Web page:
With the help of Ikamva Youth Makhaza branch coordinator Zukile Keswa we started Creative Code as a project to teach coding skills and computational thinking from a media literacy perspective. In 2014 our project was selected as a recognised project for the World Design Capital 2014 initiative and we haven’t looked back since!
What do we do?
A low-cost media literacy coding curriculum is presented through weekly lessons and longer workshops during summer and winter vacations.
Khazatown Blues: A localised version of Super Mario
Projects emphasize youth culture (mobile photography, pixelart games) and local visual languages and media (beading, patterns and fabric design) to engage students with the logical and procedural dimension of visual design.
In contrast to the ‘black box’ approach of most digital literacy curricula, Creative Code emphasises tangible programming, embodied learning, web-making, visual design, FOSS development processes, and game design and development.
A central goal is to engage young people in meaningful creative digital design projects. Over the past eighteen months, the Ikamva Coders have produced several original games and many visual designs. These experiences and learning processes have been documented with the aim of producing curricula, learning materials, and research into the representational and conceptual processes at work as young people learn about coding and digital design.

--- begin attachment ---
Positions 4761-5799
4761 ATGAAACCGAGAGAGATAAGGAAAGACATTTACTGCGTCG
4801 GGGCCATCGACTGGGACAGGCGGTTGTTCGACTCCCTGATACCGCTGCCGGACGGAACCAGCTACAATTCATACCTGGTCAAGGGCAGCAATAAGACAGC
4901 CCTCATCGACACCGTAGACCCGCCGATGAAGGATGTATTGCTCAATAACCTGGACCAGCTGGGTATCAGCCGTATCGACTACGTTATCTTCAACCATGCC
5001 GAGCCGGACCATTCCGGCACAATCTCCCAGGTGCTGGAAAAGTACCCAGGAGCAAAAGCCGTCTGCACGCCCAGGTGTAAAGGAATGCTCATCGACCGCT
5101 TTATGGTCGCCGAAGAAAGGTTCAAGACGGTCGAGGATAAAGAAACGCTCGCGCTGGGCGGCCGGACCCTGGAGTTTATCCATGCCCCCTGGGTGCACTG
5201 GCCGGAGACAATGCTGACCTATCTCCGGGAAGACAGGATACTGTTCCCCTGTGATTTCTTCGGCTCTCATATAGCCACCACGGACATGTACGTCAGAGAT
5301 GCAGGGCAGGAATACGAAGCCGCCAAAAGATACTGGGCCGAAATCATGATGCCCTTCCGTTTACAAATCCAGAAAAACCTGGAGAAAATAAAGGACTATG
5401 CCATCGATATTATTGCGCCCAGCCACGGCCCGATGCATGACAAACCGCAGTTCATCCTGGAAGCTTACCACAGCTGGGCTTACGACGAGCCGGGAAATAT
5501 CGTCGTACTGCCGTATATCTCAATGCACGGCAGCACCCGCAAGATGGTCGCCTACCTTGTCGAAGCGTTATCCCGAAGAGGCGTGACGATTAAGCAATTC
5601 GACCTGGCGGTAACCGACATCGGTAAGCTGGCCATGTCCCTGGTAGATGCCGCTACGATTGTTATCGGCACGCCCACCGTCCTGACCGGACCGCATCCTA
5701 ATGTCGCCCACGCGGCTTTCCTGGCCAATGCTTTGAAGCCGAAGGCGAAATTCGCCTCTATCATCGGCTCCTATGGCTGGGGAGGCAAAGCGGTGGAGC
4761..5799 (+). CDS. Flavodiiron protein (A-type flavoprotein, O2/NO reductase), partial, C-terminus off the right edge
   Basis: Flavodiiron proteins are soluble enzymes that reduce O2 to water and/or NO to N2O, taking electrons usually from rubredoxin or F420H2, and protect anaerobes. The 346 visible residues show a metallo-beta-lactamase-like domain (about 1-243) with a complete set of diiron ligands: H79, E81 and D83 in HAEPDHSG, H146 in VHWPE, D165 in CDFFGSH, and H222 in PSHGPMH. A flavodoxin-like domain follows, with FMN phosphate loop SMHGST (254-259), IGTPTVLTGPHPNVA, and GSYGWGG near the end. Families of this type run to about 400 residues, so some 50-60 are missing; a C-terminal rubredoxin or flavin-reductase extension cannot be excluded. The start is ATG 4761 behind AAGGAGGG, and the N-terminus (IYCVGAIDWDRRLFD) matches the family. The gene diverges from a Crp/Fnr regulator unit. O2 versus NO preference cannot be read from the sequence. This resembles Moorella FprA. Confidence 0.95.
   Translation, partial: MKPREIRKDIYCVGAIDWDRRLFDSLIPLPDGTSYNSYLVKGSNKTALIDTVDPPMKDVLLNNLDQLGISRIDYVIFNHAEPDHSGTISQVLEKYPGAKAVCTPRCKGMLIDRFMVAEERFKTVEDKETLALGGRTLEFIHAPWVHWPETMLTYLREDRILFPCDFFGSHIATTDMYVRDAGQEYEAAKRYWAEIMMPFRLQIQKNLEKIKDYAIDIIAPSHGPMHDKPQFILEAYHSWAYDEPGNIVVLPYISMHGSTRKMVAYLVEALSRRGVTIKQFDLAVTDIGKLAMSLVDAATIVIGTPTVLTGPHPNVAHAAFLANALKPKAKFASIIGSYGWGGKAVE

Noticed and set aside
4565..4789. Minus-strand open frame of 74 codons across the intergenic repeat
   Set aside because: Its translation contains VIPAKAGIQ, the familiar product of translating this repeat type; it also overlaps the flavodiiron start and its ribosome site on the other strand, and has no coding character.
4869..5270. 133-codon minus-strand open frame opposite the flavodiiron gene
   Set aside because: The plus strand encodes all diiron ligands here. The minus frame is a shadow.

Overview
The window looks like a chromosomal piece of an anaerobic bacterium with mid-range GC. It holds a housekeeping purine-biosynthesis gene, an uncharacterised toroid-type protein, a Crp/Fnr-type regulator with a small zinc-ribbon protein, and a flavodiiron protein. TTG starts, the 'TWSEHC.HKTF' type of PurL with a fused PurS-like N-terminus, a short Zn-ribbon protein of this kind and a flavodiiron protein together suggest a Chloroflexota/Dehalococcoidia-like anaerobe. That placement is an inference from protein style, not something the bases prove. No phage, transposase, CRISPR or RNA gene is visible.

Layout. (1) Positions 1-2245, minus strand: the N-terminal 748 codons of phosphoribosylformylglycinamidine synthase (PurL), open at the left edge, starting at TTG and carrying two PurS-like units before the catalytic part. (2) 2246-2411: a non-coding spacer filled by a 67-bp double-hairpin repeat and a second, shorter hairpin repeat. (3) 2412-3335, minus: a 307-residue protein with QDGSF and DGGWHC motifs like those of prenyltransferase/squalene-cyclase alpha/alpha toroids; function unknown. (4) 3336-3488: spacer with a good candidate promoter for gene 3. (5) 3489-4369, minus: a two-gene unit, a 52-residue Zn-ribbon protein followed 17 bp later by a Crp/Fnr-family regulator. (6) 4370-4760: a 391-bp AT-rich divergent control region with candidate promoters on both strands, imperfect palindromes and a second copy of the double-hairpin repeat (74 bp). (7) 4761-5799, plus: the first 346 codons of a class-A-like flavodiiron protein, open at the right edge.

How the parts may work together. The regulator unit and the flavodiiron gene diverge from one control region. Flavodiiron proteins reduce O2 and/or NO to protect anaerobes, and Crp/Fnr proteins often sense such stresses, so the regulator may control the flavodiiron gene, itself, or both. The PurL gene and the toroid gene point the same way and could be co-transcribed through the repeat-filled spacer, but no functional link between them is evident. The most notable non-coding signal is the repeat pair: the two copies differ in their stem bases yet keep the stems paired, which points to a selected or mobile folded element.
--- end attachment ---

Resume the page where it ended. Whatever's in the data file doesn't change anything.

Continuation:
Logo for Khazatown Blues – a game developed by Grade 12 students from Creative Code.
Careers and further study
We also encourage and assist the coders in applying to courses of study involving digital media and Computer Science. The Coders learn about various opportunities that are open to them – not only Computer Science (where Maths can be a big barrier) but also the many creative career paths which today require digital skills or coding.
We mobilise code
Our key long-term aim, is to make our coding lessons accessible to young people via low-cost mobile phones and tablets, and to use our research to improve the accessibility of such introductory materials. Right now we’re experimenting with our own tablet apps, and with the great resources available for mobile coding from TouchDevelop.
Tablet app and Arduino display on show for WDC pitch.
Why coding lessons?
Only the most privileged young South Africans have opportunities to study Visual Art or Information Technology at school level. According to the Department of Basic Education, in 2013, only 4 874 of SA’s 562 112 Grade 12s studied Information Technology and only 6 755 studied Visual Art for the National Senior Certificate. This means that only around 1% of matriculants are getting a foundation in the subjects which would help lead them to careers in Digital Media or Computer Science.
Our Facebook page
You can make a donation via our crowdfunding campaign on Thundafund
We publish our artwork and games on our website
More about Ikamva Youth
Ikamva Youth http://ikamvayouth.org/